Why I went for a career in recruitment and the reason I’d encourage others to do the same
It’s an exciting time to start a career in recruitment. The value of the industry to the UK economy totalled £35.7 billion in 2017/18, with recruiters placing over 1.1 million employees into permanent jobs and many more into temporary work.
In fact, when it comes to agency recruitment, many think it’s the best it’s ever been. Over 115,000 people are employed in the industry and there’s been a sharp increase in recruitment start-ups with nearly 8,500 new firms launching last year.
Recruitment has changed beyond belief since I left university in the early eighties, but I’ve never thought about a career change because I’ve just loved the excitement of working within the industry all these years and the fact that no day is ever the same.
It was a happy coincidence that I secured my first role in this busy sector. Although I enrolled on a graduate retail scheme, it wasn’t for me, so I headed to a recruitment agency to ask for advice and they suggested that I come and work for them.
I quickly found that recruitment was the perfect fit. My parents were entrepreneurs, they had their own company, so I grew up with a business mind. I had a great boss, who threw me in at the deep end, and with the right support, I successfully managed a busy temp desk. Indeed, I thrived on the challenge of being the best I could be, as well as competing with my co-workers.
Even today, I feel that recruitment suits my personality. I’ve been able to work with so many different, interesting people. This job has the right combination of contact with candidates and contact with businesses. But most of all, I love the satisfaction of helping someone to secure their dream role, watching peoples’ careers grow and seeing them come back to us, often as clients recruiting for their own business.
Like many sectors, the internet has had a massive impact on recruiting. When I first started, we used job boards outside the office, or the newspaper, to advertise vacancies. I remember hand delivering and posting CVs. Now, we’re able to use online portals and social media to cast our net wider, as well as engage with passive candidates.
Today, with an estimated 1.1 million people in the UK gig economy, and a new generation of employees who are particularly attracted to the idea of temporary work, the focus has shifted from securing a job for life. Due to high employment rates, we’re also facing a talent shortage so employee retention is a big focus for managers and HR teams.
However, the best industry professionals are the ones who remember the good old-fashioned recruitment values. Although video interviews help us to be flexible and timely, making it easier for candidates to access opportunities, meeting people face-to-face is always important. Using your expertise to keep a constant channel of open communication with people will secure peoples’ trust in the hiring process.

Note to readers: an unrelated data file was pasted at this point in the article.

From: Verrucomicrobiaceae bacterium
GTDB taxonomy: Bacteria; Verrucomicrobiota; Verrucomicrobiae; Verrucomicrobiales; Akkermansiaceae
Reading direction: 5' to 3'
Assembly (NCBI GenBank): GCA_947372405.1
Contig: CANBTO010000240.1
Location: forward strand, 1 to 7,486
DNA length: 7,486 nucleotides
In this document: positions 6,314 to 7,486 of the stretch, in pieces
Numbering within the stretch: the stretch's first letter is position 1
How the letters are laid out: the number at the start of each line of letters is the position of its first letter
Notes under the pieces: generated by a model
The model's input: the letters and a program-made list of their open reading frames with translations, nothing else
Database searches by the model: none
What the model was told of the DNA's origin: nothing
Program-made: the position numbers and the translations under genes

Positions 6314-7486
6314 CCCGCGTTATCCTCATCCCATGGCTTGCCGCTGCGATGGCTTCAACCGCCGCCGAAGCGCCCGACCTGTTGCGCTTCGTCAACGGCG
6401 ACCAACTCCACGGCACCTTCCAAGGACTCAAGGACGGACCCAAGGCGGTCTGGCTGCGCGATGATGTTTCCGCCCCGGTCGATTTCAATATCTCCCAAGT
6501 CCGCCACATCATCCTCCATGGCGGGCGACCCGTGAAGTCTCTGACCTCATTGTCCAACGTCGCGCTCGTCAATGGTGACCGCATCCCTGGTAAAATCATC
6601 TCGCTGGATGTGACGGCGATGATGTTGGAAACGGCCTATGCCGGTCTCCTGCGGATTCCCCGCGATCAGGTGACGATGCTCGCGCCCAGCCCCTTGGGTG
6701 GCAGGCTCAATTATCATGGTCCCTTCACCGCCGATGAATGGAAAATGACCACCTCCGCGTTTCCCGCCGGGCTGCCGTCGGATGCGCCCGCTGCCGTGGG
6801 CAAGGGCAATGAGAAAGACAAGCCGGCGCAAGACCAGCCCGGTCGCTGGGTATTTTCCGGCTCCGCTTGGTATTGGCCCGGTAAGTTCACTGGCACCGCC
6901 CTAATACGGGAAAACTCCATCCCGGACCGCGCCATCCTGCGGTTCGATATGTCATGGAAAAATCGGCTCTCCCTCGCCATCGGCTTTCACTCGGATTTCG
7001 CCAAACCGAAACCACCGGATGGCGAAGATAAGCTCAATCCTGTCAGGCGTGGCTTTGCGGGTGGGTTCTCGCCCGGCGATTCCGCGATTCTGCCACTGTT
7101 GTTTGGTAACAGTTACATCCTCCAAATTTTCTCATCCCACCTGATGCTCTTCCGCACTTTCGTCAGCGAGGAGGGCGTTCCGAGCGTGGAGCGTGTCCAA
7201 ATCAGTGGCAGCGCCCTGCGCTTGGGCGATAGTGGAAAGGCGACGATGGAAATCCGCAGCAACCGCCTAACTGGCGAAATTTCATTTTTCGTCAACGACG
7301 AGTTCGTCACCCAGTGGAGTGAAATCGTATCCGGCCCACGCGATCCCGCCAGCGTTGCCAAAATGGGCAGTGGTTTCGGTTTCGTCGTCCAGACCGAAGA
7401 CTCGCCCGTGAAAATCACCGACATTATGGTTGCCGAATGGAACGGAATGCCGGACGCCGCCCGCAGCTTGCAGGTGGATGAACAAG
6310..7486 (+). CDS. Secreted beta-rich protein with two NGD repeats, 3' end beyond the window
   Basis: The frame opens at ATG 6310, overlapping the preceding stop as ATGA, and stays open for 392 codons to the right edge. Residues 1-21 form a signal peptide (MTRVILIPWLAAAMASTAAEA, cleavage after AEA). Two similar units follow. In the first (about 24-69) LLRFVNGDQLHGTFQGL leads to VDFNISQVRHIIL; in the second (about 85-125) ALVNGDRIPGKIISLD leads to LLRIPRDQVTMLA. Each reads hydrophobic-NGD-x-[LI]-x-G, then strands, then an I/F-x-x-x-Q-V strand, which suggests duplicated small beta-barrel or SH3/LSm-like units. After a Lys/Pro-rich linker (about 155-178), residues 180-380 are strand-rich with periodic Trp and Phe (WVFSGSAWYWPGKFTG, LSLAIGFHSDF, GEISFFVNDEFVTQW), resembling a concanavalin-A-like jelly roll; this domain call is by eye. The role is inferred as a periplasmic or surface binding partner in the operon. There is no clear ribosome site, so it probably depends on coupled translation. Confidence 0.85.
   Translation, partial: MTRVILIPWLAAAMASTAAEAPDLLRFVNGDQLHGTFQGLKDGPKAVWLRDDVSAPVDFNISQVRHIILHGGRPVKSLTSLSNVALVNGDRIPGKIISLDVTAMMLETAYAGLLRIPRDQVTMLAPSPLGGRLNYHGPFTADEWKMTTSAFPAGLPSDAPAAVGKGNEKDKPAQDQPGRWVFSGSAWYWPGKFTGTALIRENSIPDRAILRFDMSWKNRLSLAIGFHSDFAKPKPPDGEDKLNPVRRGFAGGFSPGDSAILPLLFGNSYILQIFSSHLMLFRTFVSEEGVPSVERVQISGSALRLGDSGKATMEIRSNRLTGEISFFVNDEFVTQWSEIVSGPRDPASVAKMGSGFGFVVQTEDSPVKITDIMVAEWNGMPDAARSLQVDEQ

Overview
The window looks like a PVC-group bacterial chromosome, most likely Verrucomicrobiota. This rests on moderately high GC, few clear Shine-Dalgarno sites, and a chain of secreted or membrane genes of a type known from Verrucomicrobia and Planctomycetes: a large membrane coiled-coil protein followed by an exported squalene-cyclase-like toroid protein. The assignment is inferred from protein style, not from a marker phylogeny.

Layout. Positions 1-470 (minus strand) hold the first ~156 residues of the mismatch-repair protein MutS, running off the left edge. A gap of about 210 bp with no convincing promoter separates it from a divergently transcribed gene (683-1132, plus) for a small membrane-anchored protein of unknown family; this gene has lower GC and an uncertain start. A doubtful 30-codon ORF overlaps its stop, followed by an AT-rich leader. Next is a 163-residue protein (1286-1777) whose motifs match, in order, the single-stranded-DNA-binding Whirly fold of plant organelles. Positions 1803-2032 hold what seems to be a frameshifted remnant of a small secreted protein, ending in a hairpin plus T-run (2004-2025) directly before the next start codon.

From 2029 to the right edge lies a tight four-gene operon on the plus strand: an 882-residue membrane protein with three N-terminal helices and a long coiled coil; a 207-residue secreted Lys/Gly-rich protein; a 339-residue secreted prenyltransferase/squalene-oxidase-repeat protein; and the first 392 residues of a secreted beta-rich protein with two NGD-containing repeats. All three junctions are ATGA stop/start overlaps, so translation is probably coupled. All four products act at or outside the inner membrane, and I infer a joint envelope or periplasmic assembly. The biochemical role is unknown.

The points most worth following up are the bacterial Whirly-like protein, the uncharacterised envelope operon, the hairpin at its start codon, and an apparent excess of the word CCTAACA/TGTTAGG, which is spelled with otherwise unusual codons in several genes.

There are real highs and lows in this industry, after all you’re dealing with people who – for all kinds of reasons – may change their mind on a decision made previously. So, in order to succeed, you’ll need to have resilience, be highly self-motivated and work at a fast pace. On top of this, all good recruiters should be able to listen, have a high emotional intelligence and a great attitude to teamwork.
For me, what I enjoy most is forming long-term relationships with people. After setting up my own company, I’m still doing business with firms that we met 20 years ago. I love being associated with Allen Associates as a strong, positive brand, and rising to the challenge of being the best recruitment agency in Oxford and London.
If you’re a friendly, enthusiastic and ambitious person, a career in recruitment is a great opportunity. You’ll have the chance to make a real impact on peoples’ lives, and there are strong financial rewards. Because we want to attract the best talent, our industry is well-known as having some of the best benefits and bonuses.
To start a career in recruitment, I would strongly suggest that you talk to people in the industry. Research the companies you’re looking to apply to, including staff turnover, as there can be a low retention rate for some of the larger high street firms because they are very focused on sales, and not everyone loves that. At Allen Associates, we are very people-focused, so it’s about finding a company which offers the right cultural fit.
Currently, we’re searching for a recruitment consultant to join our marketing team. You’d be part of a well-established division, with a great track record, working for an agency with a strong, trusted brand. Allen Associates offers great progression routes, our Divisional Manager Hannah Bush started out as a graduate, and Eleanor Bromage, our fantastic Associate Director, joined us 15 years ago on a temporary basis. As well as opportunities for development in Oxford and London, we offer summer events abroad, early finish Fridays and Christmas hampers – to name just a few perks of the job.